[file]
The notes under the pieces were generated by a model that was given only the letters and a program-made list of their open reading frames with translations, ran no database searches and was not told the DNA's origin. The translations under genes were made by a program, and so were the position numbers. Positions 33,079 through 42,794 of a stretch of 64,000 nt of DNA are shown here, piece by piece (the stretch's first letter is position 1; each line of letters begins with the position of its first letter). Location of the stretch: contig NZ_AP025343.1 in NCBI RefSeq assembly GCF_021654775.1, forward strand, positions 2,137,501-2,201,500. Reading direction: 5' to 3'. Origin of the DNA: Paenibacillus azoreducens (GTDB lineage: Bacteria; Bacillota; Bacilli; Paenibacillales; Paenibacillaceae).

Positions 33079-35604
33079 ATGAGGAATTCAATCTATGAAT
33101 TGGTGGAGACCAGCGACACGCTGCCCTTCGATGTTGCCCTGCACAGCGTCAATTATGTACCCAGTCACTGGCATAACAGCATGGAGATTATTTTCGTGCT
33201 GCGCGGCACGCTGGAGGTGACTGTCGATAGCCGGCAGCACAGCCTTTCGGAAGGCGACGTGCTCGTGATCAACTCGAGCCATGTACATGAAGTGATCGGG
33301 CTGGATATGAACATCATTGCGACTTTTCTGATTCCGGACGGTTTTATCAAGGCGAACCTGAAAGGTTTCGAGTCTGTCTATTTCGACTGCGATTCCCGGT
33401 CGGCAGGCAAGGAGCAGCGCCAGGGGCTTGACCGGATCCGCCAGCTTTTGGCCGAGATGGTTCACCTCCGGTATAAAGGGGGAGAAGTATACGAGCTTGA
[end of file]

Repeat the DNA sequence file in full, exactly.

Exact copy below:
The notes under the pieces were generated by a model that was given only the letters and a program-made list of their open reading frames with translations, ran no database searches and was not told the DNA's origin. The translations under genes were made by a program, and so were the position numbers. Positions 33,079 through 42,794 of a stretch of 64,000 nt of DNA are shown here, piece by piece (the stretch's first letter is position 1; each line of letters begins with the position of its first letter). Location of the stretch: contig NZ_AP025343.1 in NCBI RefSeq assembly GCF_021654775.1, forward strand, positions 2,137,501-2,201,500. Reading direction: 5' to 3'. Origin of the DNA: Paenibacillus azoreducens (GTDB lineage: Bacteria; Bacillota; Bacilli; Paenibacillales; Paenibacillaceae).

Positions 33079-35604
33079 ATGAGGAATTCAATCTATGAAT
33101 TGGTGGAGACCAGCGACACGCTGCCCTTCGATGTTGCCCTGCACAGCGTCAATTATGTACCCAGTCACTGGCATAACAGCATGGAGATTATTTTCGTGCT
33201 GCGCGGCACGCTGGAGGTGACTGTCGATAGCCGGCAGCACAGCCTTTCGGAAGGCGACGTGCTCGTGATCAACTCGAGCCATGTACATGAAGTGATCGGG
33301 CTGGATATGAACATCATTGCGACTTTTCTGATTCCGGACGGTTTTATCAAGGCGAACCTGAAAGGTTTCGAGTCTGTCTATTTCGACTGCGATTCCCGGT
33401 CGGCAGGCAAGGAGCAGCGCCAGGGGCTTGACCGGATCCGCCAGCTTTTGGCCGAGATGGTTCACCTCCGGTATAAAGGGGGAGAAGTATACGAGCTTGA